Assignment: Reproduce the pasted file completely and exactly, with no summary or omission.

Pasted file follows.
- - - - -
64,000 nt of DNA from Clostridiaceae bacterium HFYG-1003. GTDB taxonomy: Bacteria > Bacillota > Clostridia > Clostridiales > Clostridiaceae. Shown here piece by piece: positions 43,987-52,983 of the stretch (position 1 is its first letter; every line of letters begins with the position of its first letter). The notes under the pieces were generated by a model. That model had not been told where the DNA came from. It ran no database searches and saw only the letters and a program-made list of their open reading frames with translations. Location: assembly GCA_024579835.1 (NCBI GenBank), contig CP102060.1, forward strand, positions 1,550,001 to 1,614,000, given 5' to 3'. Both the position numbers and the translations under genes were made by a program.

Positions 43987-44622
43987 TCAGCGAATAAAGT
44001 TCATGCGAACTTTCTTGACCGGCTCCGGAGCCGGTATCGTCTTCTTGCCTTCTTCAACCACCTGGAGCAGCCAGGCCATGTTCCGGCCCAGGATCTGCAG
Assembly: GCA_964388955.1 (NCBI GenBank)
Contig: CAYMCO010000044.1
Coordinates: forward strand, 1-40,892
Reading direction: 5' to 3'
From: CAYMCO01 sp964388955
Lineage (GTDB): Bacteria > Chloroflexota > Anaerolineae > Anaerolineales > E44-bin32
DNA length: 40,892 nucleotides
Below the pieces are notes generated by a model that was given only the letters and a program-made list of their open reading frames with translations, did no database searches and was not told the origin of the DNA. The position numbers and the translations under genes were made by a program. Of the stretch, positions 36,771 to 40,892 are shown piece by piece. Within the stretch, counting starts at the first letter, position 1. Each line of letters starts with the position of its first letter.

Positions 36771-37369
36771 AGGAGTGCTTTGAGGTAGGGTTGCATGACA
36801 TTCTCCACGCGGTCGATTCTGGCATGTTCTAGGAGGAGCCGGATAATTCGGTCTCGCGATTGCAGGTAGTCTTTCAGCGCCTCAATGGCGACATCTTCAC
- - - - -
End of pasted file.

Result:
64,000 nt of DNA from Clostridiaceae bacterium HFYG-1003. GTDB taxonomy: Bacteria > Bacillota > Clostridia > Clostridiales > Clostridiaceae. Shown here piece by piece: positions 43,987-52,983 of the stretch (position 1 is its first letter; every line of letters begins with the position of its first letter). The notes under the pieces were generated by a model. That model had not been told where the DNA came from. It ran no database searches and saw only the letters and a program-made list of their open reading frames with translations. Location: assembly GCA_024579835.1 (NCBI GenBank), contig CP102060.1, forward strand, positions 1,550,001 to 1,614,000, given 5' to 3'. Both the position numbers and the translations under genes were made by a program.

Positions 43987-44622
43987 TCAGCGAATAAAGT
44001 TCATGCGAACTTTCTTGACCGGCTCCGGAGCCGGTATCGTCTTCTTGCCTTCTTCAACCACCTGGAGCAGCCAGGCCATGTTCCGGCCCAGGATCTGCAG
Assembly: GCA_964388955.1 (NCBI GenBank)
Contig: CAYMCO010000044.1
Coordinates: forward strand, 1-40,892
Reading direction: 5' to 3'
From: CAYMCO01 sp964388955
Lineage (GTDB): Bacteria > Chloroflexota > Anaerolineae > Anaerolineales > E44-bin32
DNA length: 40,892 nucleotides
Below the pieces are notes generated by a model that was given only the letters and a program-made list of their open reading frames with translations, did no database searches and was not told the origin of the DNA. The position numbers and the translations under genes were made by a program. Of the stretch, positions 36,771 to 40,892 are shown piece by piece. Within the stretch, counting starts at the first letter, position 1. Each line of letters starts with the position of its first letter.

Positions 36771-37369
36771 AGGAGTGCTTTGAGGTAGGGTTGCATGACA
36801 TTCTCCACGCGGTCGATTCTGGCATGTTCTAGGAGGAGCCGGATAATTCGGTCTCGCGATTGCAGGTAGTCTTTCAGCGCCTCAATGGCGACATCTTCAC